We continue with [25]Randal, [26]Donn Mor(the Elder) Established the Maguire's in a narrow patch of Fermanagh from Cuilcagh to possibly as far as Lisnaskea (cir. 1180-A.D.), [27]Giolla Iosa (descends the Gilleece & Maguire Families), [28]Domhnail, and he had a son who became the first Maguire to be a Chief of Fermanagh, his name was [1]Donn Carrach Maguire (1264-1302).

During the the tenth, eleventh and twelfth centuries after Christ we read in the annals the names of many head chiefs (kings) of the Fermanagh territory. All these bear the surnames of one or other of three families: Ó Dubhdara (O'Darrah), Ó hÉignigh (Hegney, Heaney), Ó Maolruanaidh (Mulrooney, Rooney). All three belong to Clann Lugain, that branch of the Oriel Ui Cremhthainn who were driven from the Clogher area by the Cineal Eoghain of Aileach. Of the three the most prominent were the Ó hÉignigh - O'Hegnys (FS p.20). These families were probably of the same race as the Maguires, who afterwards became Princes of Fermanagh. Others who are said to be of the race of Clan Colla, of Oriel, are the Ó Flanagans, the McMahons of Monaghan, the Ó Hanlons of Armagh, & the Ó Kellys of Galway & Roscommon.

The O'Donnells of Tir Chonaill had ambitious eyes on Fermanagh as early as 1200. In 1208 their gallant prince, Eineachan, was slain by the Fermanagh men while trying to realize that ambition. Eineachan's successor, Donall Mor, was much more successful. When he died in 1241, he was described as King of Tir Chonaill, Fermanagh, Cairpri and Aileach. Donall invaded Fermanagh in 1231 and joined by the King of Fermanagh, Aonghus Mac Giolla Fhinnein. Where have the Ui hÉignigh - Ó Hegnys family gone and who was this Aonghus Mac Giolla Fhinnein? The Mic Giolla Fhinnein were taoisigh (Lords) of Muintir Pheodachain down till 1452. The peculiar thing is that their genealogy goes back to Cineal Conaill. This would suggest that they hailed from Donegal and that they were planted in Fermanagh as satellites of O'Donnell. The experiment did not work at any rate, for we see O'Donnell return, defeat and kill Mac Giolla Fhinnein in 1234. But the Ui hÉignigh - Ó Hegnys have vanished from history (FS p.24). The next king of Fermanagh after these families was Ua Daimhín - (Ó) Devine, lord of Tirkennedy. MacLysaght (Addenda p.304) has Devine of Fermanagh as a branch of the MacGuires. Is it possible that the Maguires took over their cousins throne in Fermanagh, presumably by the agency of the O'Donnells?

The predominance of Maguire began in 1264 when they unseated Flaithbheartach Ua Daimhín - Flaherty O'Devine, lord of Tirkennedy from being king of Fermanagh <>, the Devines remained lords of Tirkennedy but their unseating as King of Fermanagh lead to the Maguires, in the 14th century, being numbered among the highest ranking nobles in Ulster. They were Gaelic Lords & English Barons of Fermanagh for the next three centuries, their chief being the most important there. They were kinsmen of the kingly O'Neills & the princely O'Donnells. (FS p.25)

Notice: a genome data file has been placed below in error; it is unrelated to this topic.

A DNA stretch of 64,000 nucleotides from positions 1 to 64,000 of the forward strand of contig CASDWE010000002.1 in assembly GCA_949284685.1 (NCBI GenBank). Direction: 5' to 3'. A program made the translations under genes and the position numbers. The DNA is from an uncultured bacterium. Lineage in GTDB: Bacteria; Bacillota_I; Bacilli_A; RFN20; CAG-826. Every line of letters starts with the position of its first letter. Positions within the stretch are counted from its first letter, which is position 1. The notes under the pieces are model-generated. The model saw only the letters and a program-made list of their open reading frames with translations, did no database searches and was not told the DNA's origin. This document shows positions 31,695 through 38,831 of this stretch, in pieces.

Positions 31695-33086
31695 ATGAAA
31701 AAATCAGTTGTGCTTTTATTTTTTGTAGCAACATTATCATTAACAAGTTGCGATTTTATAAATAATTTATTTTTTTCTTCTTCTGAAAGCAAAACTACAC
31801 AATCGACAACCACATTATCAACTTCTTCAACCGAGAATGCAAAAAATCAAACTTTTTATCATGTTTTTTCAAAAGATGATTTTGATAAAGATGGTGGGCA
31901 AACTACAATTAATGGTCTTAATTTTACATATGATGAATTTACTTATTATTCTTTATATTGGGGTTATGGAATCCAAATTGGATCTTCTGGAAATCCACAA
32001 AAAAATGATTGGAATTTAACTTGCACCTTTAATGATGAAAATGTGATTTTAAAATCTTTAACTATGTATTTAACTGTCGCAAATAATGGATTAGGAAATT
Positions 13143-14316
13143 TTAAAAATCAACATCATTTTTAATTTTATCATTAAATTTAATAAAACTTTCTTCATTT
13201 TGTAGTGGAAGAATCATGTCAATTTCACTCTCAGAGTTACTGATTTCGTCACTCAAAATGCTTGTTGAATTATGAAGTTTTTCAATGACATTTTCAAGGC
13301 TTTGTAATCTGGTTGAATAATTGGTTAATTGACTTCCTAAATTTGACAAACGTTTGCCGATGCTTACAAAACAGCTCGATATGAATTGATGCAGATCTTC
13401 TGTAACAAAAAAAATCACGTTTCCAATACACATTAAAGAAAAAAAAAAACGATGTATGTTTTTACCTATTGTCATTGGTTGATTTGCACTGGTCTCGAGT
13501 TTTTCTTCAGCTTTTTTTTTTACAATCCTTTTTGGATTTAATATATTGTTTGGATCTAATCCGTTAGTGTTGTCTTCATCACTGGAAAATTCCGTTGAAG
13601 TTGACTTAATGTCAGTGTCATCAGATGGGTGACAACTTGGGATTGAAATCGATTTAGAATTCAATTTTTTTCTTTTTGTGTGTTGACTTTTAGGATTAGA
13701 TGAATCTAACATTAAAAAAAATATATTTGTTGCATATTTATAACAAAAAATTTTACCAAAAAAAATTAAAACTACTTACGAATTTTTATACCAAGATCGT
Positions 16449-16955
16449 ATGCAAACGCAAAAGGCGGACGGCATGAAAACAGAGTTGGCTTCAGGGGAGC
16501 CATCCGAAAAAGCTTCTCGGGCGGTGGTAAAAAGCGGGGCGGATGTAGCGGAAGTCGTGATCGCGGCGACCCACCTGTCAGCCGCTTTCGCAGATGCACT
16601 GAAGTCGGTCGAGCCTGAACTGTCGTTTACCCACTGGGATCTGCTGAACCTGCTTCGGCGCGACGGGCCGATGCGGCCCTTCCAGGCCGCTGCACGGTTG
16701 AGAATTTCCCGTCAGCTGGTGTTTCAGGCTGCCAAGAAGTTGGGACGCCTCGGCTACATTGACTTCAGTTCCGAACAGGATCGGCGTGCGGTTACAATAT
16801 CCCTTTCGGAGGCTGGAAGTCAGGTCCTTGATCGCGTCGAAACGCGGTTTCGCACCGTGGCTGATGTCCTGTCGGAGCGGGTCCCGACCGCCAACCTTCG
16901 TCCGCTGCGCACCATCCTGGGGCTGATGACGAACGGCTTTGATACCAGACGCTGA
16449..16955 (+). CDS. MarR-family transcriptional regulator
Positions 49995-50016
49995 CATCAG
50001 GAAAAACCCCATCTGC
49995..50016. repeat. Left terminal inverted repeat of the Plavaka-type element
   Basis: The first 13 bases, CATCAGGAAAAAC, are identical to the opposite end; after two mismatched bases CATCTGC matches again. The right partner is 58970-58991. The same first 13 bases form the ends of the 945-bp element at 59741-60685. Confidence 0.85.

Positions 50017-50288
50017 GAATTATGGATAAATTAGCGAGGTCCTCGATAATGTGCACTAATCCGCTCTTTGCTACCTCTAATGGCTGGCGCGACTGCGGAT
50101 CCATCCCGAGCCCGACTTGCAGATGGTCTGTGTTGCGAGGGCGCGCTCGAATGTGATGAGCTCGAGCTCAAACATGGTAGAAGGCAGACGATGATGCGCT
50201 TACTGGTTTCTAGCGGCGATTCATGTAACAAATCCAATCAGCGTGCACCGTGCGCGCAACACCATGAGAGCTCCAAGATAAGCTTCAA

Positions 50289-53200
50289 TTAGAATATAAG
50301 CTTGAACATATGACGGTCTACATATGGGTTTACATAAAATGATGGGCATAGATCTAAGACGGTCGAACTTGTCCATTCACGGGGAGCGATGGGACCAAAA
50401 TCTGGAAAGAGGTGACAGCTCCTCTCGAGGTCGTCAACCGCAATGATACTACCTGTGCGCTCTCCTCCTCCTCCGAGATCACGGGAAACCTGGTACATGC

The Maguires had many places of importance in medieval Fermanagh, Six of which we will make note of here.


(Note: Colebrooke & the ruins of Castle Balfour you see down below were constructed by Scottish Planters over Maguire historic sites where as Enniskillen & Tempo were completely renovated by them.)

First place of importance was CUILCAGH <> It was on the summit of this mountain near Swanlinbar on the borders of Counties Cavan <> & Fermanagh that the Maguires were first inaugurated as Princes of Fermanagh. (Source: Kathleen Neil - Maguire Bulletin 1997 p.23)

In fact, possibly around the time of Brian Boru, the Maguire's migration from the Westmeath area landed them in the Breifne area and they probably first entered into Fermanagh by way of Cavan making their first Stronghold in the area of Knockninny (still a part of Breffny at the time), which by the way, is named for the hill (Knoc) of St. Ninnidh <> on the southern shore of Upper Loch Erne. He founded the monastery of Inishmacsaint. From the beginning the Maguire protectorate would grow under the dominion of Donn Carrach first Maguire King of Fermanagh. Through his sons like Auley <mbranch.html> the rest of Knockninny would be taken & the territory of Clanawley would be established, eventually Maguire dominion would extend to Lisnaskea where a new inauguration seat would be established on the site of an ancient mound (FS p.28). Also through his son ~Gafraigh <> the area between Lisnaskea and the Tyrone territory would come under the Maguire Clan control as well as bringing Maguire influence to the ClanKelly area.

Second seat of importance was LISNASKEA <> the Maguire ancestral home. According to the Fermanagh Story (p.410) "The actual form of the name Lisnaskea <> seems to be of comparatively recent origin...It may possibly be a combination of other names existing in the locality much earlier. A few of these we will consider now.